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ANNUAL PERFORMANCE REPORT for foreign entities


The Foreign Exchange Management Act (FEMA) is the critical piece of legislation in India, regulating foreign exchange transactions, investments, and payments. It encompasses various aspects of international financial dealings, including the requirement for companies to submit a mandatory Annual Performance Report (APR).

It was introduced in 1999 to replace the previous Foreign Exchange Regulation Act (FERA) and is aimed at facilitating external trade and payments and promoting orderly development and maintenance of the foreign exchange market in India.

Here, we will explore the importance of the APR report, frequency, due date, Penalties, its relation to audited financial statements, and recent amendments that impact this requirement.

Understanding the Annual Performance Report (APR)

The Annual Performance Report (APR) is a crucial document required under FEMA for monitoring and regulating foreign investments and ensuring compliance with FEMA regulations. It is essentially a comprehensive report that provides details on the financial and operational performance of the company to its foreign investors.

Key aspects of the Annual Performance Report:

  1. Reporting Requirement: It is mandatory for investment made outside India by resident Individual, and resident non Individual (both) for Investment in Joint ventures (JV), Wholly owned subsidiary(WOS) both outside India.

  2. Frequency and Due Date: The APR must be submitted annually. The due date for filing the APR is December 31st each year. Non filling of APR up to December 31st every year be treated as violation under FEMA and late submission fees (LSF) as per overseas Direct Investment Regulations shall apply.

  3. Contents of APR: The Annual Performance Report contains various financial and operational details, including:

     ・Audited Financial Statements: This includes the balance sheet,                    

      profit and loss account, and cash flow statement, all prepared in   

      accordance with Indian Accounting Standards (Ind AS) or  

      Generally Accepted Accounting Principles (GAAP) in India.

     ・Details of Foreign Investments: Information on the inflow and      

      outflow of foreign funds, sector-wise allocation of FDI, details of

      foreign subsidiaries or joint ventures, and any repatriation of


     ・Compliance with FEMA Regulations: Confirmation of compliance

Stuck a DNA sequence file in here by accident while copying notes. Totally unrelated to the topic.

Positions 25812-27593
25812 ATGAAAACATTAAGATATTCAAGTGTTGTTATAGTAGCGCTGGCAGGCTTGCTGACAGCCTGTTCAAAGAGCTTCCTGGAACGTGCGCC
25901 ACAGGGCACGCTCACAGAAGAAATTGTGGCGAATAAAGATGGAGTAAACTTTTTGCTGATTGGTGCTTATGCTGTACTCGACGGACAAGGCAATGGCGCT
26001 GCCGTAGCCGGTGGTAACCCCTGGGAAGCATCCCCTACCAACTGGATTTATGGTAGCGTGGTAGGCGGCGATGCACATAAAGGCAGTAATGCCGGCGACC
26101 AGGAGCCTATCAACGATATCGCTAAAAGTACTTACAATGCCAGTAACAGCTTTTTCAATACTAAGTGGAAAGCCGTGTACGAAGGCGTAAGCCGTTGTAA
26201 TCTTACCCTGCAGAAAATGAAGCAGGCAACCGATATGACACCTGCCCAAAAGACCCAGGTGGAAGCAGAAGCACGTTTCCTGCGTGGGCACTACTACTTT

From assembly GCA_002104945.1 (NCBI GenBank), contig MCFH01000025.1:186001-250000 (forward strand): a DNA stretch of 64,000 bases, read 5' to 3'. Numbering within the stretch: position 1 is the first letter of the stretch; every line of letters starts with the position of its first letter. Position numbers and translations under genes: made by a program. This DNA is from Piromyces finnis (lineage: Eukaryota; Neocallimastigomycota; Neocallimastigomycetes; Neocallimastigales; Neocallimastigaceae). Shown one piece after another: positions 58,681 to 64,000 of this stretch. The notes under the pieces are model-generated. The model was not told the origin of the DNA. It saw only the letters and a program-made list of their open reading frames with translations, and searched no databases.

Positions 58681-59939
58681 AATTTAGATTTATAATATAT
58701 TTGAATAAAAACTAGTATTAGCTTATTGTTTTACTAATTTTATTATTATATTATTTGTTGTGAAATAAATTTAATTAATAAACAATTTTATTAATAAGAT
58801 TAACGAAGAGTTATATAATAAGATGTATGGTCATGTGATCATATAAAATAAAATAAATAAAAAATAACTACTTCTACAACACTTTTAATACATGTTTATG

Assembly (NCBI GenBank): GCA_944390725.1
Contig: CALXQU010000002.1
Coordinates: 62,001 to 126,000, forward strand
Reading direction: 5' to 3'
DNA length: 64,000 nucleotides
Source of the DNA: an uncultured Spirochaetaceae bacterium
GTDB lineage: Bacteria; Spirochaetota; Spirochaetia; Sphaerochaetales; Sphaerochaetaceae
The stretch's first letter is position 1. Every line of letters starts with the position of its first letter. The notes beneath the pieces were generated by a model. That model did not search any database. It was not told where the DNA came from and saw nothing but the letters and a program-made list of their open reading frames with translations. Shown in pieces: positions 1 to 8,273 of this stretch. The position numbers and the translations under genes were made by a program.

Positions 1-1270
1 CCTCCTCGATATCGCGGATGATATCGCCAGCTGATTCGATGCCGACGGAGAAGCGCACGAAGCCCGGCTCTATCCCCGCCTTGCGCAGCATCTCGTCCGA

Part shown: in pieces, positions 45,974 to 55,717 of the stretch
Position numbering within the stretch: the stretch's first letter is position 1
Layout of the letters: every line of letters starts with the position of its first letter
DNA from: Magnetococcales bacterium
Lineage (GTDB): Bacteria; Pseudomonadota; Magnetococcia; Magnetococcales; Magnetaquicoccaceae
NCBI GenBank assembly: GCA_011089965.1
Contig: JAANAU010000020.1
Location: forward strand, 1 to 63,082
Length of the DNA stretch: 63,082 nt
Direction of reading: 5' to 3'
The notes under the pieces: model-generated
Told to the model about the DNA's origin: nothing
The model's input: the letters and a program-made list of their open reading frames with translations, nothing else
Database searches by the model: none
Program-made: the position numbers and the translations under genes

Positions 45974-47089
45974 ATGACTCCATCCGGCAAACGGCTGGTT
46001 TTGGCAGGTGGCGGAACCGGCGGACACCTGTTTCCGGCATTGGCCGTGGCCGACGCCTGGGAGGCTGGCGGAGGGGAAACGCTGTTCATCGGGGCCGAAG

with FEMA provisions and regulations concerning foreign

      investments, sectoral caps, and investment routes.

 4. Submission Process: The APR must be submitted offline. The reporting entity is responsible for ensuring the accuracy and completeness of the information provided.

5. Penalties for Non-Compliance: Non-compliance with the submission of the APR or providing inaccurate information can result in penalties and enforcement actions by the RBI or the Directorate of Enforcement. The Late submission fees for filing of ODI Part-II/APR is 7,500 INR.

Audited Financial Statement of Foreign Entity

The amendment in the Foreign Exchange Management (Overseas Investment) Regulations, 2022 has made it mandatory for the Indian investors to submit an APR based on the audited financial statements of the foreign entity, where they have control and equity holding of 10% or more.

This is a significant change from the previous requirement, where the APR could be based on the unaudited financial statements certified by the statutory auditor of the Indian entity or by the chartered accountant. It is important to note that audit shall be required where Indian resident has control even if the host country does not mandate it.

The amendment aims to ensure that the overseas investment activities are reported accurately and transparently, and that there is no violation or misuse of foreign exchange by the Indian investors.


The Foreign Management Act and the Annual Performance Report work hand in hand to create a balanced and transparent environment for foreign investments. By regulating foreign investments and annually assessing their performance, countries can attract investments that promote economic growth while safeguarding national interests.

The APR is an essential tool for monitoring foreign investments and making informed decisions about future policies and regulatory adjustments, ensuring that foreign investments benefit the host country in a meaningful way. In an era of increased scrutiny and the demand for accountability, the APR serves as a beacon of transparency and openness.


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